Three Basics of Facilities Management
Published: 24 June 2019 - Sarah Mead
Small and mid-sized businesses rarely think about facilities management until the environment they are operating in is so bad that they cannot function. We often do not realise how much facilities managers do. In fact, we often give them tasks that really are not their purview, or they are asked to follow the latest trends instead of sticking to the fundamentalist that impact the entire organisation. Here are the three basics of facilities management.
Health and wellbeing
This takes a variety of forms. It includes a clean environment, though picking up trip hazards in the hall impacts safety as well. Providing adequate lighting and ventilation is necessary to health. Providing clean bathrooms and sufficient sanitation facilities affects both comfort and health. Giving people healthy choices in the break area and sufficient relaxation facilities improves their productivity and health.
On the flip side, stuffy rooms that are too hot or too cold will destroy productivity and contribute to absenteeism. Poor indoor air quality hurts employee comfort and productivity as well. You should have good air filters that remove outdoor air pollutants that make it indoors, as well as indoor pollutants like mold, cleaning chemicals and dust.
Water filtration can be another step facilities managers take to improve the health and wellbeing of their building’s occupants. There are many water filter types, and they can do everything from removing bacteria and parasites in the water to the metal and mineral particles that make the water taste bad. Retailers like The Discount Filter Store, for instance, offer filters that fit into refrigerator water dispensers, shower filters, and advanced reverse osmosis water filters that are the only system certified to remove arsenic.
A facility manager may not be able to meet everyone’s requirements, but you may be able to offer things like orthopedic chairs that dramatically improve worker morale. Take the time to ask employees what they would like to see done. A business may find that small changes done to improve the overall comfort of the environment improve productivity and morale for everyone.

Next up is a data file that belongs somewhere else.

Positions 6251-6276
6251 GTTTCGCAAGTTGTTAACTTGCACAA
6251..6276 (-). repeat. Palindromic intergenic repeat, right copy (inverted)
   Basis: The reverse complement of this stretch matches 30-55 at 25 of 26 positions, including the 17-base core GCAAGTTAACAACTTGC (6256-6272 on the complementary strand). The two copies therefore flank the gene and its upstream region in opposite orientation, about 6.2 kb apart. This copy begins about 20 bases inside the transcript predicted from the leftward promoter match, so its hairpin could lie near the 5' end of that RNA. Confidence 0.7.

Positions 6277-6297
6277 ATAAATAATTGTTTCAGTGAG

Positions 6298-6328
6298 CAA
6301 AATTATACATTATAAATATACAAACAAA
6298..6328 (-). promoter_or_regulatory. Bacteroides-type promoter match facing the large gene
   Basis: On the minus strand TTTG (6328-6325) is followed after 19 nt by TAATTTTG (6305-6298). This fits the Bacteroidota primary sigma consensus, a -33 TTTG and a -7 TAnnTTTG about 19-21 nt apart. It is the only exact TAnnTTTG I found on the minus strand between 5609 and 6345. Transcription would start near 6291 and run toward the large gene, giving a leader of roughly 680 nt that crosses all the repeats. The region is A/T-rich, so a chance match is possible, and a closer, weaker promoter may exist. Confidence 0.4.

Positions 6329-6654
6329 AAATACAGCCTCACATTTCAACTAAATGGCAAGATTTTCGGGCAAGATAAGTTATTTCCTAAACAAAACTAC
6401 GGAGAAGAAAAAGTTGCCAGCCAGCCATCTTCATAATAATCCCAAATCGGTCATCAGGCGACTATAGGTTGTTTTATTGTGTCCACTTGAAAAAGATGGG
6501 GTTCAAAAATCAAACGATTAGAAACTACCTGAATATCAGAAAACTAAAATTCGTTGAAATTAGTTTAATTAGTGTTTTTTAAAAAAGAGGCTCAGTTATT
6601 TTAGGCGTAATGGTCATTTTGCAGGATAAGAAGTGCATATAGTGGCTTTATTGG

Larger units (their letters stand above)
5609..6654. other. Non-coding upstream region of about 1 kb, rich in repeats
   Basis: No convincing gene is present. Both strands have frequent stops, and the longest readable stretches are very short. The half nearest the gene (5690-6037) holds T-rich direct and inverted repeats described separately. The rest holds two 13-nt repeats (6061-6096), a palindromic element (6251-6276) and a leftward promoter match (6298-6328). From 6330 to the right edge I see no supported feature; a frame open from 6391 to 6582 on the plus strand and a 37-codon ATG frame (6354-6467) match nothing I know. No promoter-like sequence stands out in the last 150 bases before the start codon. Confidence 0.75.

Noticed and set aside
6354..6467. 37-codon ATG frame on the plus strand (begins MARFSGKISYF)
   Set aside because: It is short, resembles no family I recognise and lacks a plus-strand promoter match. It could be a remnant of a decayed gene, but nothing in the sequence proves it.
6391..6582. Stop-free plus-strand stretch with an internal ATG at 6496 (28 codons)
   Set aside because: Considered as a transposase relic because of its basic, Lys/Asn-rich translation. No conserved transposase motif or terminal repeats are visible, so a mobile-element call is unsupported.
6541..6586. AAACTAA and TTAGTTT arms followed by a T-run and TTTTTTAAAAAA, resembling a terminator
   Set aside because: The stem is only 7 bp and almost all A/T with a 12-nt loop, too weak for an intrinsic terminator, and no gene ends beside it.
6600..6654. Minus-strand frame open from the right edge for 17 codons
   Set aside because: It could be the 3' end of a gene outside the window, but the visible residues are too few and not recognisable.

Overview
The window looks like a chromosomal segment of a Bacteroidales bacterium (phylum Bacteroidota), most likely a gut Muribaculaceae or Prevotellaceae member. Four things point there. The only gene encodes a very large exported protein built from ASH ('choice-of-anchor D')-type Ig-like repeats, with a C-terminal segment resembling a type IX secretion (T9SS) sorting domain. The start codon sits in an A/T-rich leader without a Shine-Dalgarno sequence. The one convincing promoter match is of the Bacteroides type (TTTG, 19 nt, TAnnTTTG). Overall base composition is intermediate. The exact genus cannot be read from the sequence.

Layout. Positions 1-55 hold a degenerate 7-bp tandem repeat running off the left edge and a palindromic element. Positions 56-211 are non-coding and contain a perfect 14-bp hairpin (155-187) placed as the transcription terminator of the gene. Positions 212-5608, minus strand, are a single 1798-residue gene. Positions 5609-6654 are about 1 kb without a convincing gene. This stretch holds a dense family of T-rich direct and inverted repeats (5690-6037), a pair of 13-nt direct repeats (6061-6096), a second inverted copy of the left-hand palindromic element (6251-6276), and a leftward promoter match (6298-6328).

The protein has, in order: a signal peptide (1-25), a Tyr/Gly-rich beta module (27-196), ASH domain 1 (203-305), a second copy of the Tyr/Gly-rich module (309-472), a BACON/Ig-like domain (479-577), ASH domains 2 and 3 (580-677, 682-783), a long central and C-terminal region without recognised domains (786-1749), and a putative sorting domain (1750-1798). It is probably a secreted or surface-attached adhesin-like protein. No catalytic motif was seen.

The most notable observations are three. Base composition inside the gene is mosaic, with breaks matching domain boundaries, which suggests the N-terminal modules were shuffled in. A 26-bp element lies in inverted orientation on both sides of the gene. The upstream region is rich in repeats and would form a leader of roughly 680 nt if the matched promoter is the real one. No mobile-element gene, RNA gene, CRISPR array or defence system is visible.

Safety includes things like walkways without trip hazards and well-marked steps so that people do not fall down them. It includes fire extinguishers and sprinklers that protect people from fires. Facilities managers should implement processes and procedures to ensure the safety of residents. This includes inspecting elevators, holding fire drills and fixing electrical issues as soon as they are reported. Have a system in place to accept reports of hazards so that they can be fixed. Health and safety risk assessments should be done regularly so that you can identify and mitigate any risk to employees and visitors.
Security incorporates processes, procedures and facility design elements that make people feel safe. It can include proximity cards so that only those with permission to enter the building can do so. It can include security guards and a staffed reception desk to prevent unauthorized access as well as handle minor tasks like receiving packages for those working or living in the building. You could implement policies such as ensuring that occupants are never alone in the building; then there is always assistance or a witness available should something happen. You can choose to escort people to their cars at night or have security patrol the parking lot.
Facilities management is the backbone of any business’s operations. You cannot afford to neglect the environment people work in and expect them to do good work or want to work for you for very long.